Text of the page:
The initial franchise fee or “Sticker Price” varies widely among franchise systems, but regardless of which franchise you choose, you can count on there being a lot of additional costs.
So what kind of additional costs of owning a franchise can you expect?
Leasing/Purchasing a location
You will need to do market and demographic research to choose a proper location within your territory. Once you choose your location, you are more or less stuck there unless your franchisor gives you permission to move. That means if your landlord decides to double your rent, you may be forced to pay the higher rent if your franchisor will not approve a different location.
Buying Equipment and Materials
It is not uncommon for franchisors to require franchisees to purchase from specific suppliers that may charge more than unapproved vendors. Your franchisor will often receive a kickback while you cover the extra costs.
You may be able to figure out the costs of the current required purchases before you buy the franchise, but your franchisor can introduce new products or equipment in the future and require you to purchase them in order to stay in compliance.
Franchisees are required to pay into marketing funds that the franchisor can spend as they please. Many franchisees begin paying these fees before they even open their location.
Franchisees also have little to no say on the type of marketing efforts used or the advertising campaigns. So if the current advertising efforts are not effective in your location, you will be forced to continue paying for something that in no way benefits your business.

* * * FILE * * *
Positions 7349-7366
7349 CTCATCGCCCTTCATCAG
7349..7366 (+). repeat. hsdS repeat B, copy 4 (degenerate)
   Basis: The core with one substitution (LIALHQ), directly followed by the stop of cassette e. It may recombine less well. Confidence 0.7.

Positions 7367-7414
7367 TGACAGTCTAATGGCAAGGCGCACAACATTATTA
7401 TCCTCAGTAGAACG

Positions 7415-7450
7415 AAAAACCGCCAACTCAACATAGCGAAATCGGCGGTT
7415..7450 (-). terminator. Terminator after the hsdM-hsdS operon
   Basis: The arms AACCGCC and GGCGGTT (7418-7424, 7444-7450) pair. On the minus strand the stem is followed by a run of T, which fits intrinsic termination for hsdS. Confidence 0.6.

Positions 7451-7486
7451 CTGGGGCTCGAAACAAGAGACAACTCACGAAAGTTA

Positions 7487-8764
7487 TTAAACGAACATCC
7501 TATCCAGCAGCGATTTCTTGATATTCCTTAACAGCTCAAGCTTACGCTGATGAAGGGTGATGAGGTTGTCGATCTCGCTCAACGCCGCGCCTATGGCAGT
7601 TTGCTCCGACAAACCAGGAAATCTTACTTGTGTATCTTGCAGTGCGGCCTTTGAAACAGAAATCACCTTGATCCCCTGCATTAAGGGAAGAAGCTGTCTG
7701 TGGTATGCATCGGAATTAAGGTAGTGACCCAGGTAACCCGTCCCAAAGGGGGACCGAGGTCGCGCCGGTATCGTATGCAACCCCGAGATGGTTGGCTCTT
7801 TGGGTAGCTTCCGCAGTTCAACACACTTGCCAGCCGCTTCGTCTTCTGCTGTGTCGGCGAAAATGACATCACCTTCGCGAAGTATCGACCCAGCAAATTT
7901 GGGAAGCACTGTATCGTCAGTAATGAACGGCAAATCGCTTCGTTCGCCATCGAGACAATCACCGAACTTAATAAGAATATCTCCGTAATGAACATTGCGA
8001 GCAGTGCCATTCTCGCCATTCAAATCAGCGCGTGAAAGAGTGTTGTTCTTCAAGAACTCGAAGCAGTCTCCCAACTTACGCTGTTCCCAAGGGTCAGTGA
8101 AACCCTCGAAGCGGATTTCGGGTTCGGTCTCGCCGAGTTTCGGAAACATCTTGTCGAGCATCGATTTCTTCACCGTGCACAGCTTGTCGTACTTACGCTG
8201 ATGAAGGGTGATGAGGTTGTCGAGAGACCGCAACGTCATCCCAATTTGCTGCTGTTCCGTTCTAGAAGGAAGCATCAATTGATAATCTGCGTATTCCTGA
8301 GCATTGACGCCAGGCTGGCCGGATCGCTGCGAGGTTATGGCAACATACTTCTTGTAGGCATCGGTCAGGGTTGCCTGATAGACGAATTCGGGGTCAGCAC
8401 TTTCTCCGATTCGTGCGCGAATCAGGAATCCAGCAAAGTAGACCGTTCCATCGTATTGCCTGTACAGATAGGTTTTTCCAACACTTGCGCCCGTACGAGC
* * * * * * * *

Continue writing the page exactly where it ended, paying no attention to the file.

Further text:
Franchisors use the marketing funds to advertise on a national scale, so you will be expected to pay for any local advertising out of your own pocket.
You need to factor in the amount of employees you will need to keep your business running smoothly. Do you need skilled workers with specialized skills that will require a higher hourly wage? Will you be able to pay minimum wage? Keep in mind that the cost of higher and training new employees is much higher than keeping employees, so you will want to pay your employees what they are worth to keep them from leaving your business for a better job.
As soon as your business starts bringing in money, the franchisor will start taking their cut. With all the extra costs, this may leave you unable to pay yourself, or even using your savings to cover operating costs until you can earn enough profits to cover everything.
Franchisors love telling potential franchisees that they will be earning money within a couple of months after opening. This often means that customers will be walking through the door and paying for products or services, but it doesn’t mean you will be in the green after covering all your costs. The truth is, you need a large savings account ready to cover costs, living expenses, and/or emergencies for at least a year or two after opening.
It’s incredibly important to factor in all the possible costs of operating a franchise before you make this very serious investment. Contact the Law Office of Jonathan E. Fortman for more information or a consultation!